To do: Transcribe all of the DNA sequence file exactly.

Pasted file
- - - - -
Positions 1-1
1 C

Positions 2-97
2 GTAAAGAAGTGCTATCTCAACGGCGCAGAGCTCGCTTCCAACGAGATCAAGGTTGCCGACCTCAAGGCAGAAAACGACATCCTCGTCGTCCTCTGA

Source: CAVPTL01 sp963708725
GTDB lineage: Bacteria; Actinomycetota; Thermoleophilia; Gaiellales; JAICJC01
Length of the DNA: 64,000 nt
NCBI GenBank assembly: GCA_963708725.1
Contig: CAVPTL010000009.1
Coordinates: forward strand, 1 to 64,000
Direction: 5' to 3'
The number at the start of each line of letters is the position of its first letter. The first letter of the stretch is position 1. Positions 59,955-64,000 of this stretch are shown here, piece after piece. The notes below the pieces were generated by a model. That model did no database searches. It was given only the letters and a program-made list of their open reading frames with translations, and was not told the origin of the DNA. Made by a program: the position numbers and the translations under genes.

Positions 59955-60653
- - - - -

Positions 1-1
1 C

Positions 2-97
2 GTAAAGAAGTGCTATCTCAACGGCGCAGAGCTCGCTTCCAACGAGATCAAGGTTGCCGACCTCAAGGCAGAAAACGACATCCTCGTCGTCCTCTGA

Source: CAVPTL01 sp963708725
GTDB lineage: Bacteria; Actinomycetota; Thermoleophilia; Gaiellales; JAICJC01
Length of the DNA: 64,000 nt
NCBI GenBank assembly: GCA_963708725.1
Contig: CAVPTL010000009.1
Coordinates: forward strand, 1 to 64,000
Direction: 5' to 3'
The number at the start of each line of letters is the position of its first letter. The first letter of the stretch is position 1. Positions 59,955-64,000 of this stretch are shown here, piece after piece. The notes below the pieces were generated by a model. That model did no database searches. It was given only the letters and a program-made list of their open reading frames with translations, and was not told the origin of the DNA. Made by a program: the position numbers and the translations under genes.

Positions 59955-60653